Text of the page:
The Sad Truth About the Data Breach
Data breach prevention is much more achievable than many people realize. According to a newly published report by the
Online Trust Alliance
(OTA) based on a review of more than 1,000 data breaches in 2014, 90 percent of data breaches were preventable if a dozen best practices had been followed.
Per the OTA statistics, 40 percent of data breaches were due to external intrusion, 29 percent were caused by employees due to a lack of internal controls,
18 percent were attributed to lost or stolen devices and only 11 percent were due to social engineering or fraud.
Defenses against data breaches fall into three categories: those intended to minimize the chances of a data breach, those intended to minimize the damage from
a successful breach and those designed to maximize the effectiveness of a response to a successful breach.
Minimizing Opportunities for Data Breaches
It is important to use password protection policies enforced by enterprise password management software. These protections include unique, strong passwords
that must be changed on a regular basis and use two-factor authentication. Limit user access by granting access only to users who require access to a given system,
which is commonly called least user access.
Use device management software to limit access to only those devices that are recognized and use the software to enforce all your security controls, including
locking out devices, wiping data from devices and encrypting data on devices. Limit access inside the firewall to only devices that are inside the firewall or
use a Virtual Private Network to gain access from outside the firewall.
Use real-time intrusion detection and prevention software to detect and quarantine anomalous behavior. In the past, most data security was based on preventing
access by hardening the firewall and identifying malware through the use of antivirus software. More recently, the world of data security has adopted intrusion
detection and prevention software. There have been tremendous advances in this class of software over the past few years based on improvements in predictive
analytic algorithms used by the software.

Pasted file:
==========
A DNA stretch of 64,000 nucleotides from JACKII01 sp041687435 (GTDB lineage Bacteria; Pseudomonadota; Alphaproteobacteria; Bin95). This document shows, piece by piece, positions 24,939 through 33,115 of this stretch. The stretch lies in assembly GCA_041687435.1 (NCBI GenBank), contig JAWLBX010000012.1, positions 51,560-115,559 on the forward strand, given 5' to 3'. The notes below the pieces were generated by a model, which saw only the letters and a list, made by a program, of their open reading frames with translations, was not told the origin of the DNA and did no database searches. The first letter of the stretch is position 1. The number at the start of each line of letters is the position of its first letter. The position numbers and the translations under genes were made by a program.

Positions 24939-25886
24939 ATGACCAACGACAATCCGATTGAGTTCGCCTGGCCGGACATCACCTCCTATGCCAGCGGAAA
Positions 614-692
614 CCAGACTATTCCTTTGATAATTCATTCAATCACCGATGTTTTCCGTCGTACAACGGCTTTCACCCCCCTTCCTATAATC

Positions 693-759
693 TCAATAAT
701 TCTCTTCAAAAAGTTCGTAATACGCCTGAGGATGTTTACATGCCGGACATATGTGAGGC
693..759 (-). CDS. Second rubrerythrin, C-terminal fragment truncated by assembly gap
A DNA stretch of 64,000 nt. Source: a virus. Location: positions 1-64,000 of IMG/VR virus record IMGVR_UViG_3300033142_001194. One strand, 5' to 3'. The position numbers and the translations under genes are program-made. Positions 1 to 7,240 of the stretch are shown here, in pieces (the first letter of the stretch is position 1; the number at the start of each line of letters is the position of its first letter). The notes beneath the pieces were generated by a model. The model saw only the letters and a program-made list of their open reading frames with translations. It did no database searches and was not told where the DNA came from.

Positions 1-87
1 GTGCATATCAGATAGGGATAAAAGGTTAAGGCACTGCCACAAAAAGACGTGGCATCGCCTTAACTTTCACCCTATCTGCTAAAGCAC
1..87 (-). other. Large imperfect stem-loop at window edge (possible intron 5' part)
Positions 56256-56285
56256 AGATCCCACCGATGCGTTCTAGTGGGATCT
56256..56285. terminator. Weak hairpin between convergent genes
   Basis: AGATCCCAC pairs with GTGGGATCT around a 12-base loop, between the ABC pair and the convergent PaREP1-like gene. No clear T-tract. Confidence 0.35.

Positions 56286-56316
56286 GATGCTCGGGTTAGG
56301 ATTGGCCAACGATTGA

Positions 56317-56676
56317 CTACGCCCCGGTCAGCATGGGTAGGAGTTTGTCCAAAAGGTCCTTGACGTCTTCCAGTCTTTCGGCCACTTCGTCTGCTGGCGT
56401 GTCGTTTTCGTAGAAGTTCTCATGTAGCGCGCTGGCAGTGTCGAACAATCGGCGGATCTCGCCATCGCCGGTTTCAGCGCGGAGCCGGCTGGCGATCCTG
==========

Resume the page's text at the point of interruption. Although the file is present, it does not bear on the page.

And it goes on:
Minimizing Damage From a Data Breach
Even with the most rigorous efforts to prevent data breaches, they can still occur. The two most important things an organization can do to minimize the damages
from a breach are to encrypt the data and limit the data that is online.
An organization should encrypt any data it would not mind having in public distribution, such as data with personal and private information, trade secrets and
customer information. Data should be encrypted both at rest in storage and in motion when moving through networks. Protection should also be extended to devices
by redacting the personal information by default when it is displayed on a device or printed.
Needless to say, data backups should also be encrypted, regardless
of the backup media type or backup location. Another important protection for backups is to require unique passwords for access to backups.
As should be obvious, data that is online in production systems is more easily stolen than data that is offline or has been destroyed as part of a data retention
program. Old applications and their data that are not in production should not be online. Rather, they should be retired with the data and destroyed if they are no
longer needed. Or, if the data should still be retained, they should be archived into a secure, encrypted environment. Given that many old applications and data
stores cannot be easily encrypted, archiving may be the only way to easily secure them.
After the Breach
Some breaches are going to occur, and your organization must be prepared for them. Data breach preparedness should be a cornerstone of an organization's
information governance program. A data breach preparedness plan should be part of that program, as well. The plan should be tested, perhaps with the assistance
of white hat hackers, and should be continuously improved based on the test results.
Unfortunately, for the time being, data breaches are a fact of life.
Fortunately, by making use of these best practices, your organization can minimize its exposure to data breach risks.
Do you have questions about data management? Read additional
Knowledge Center stories on this subject, or
contact Iron Mountain's Data Management team. You'll be connected with a knowledgeable product and services specialist who can address your specific challenges.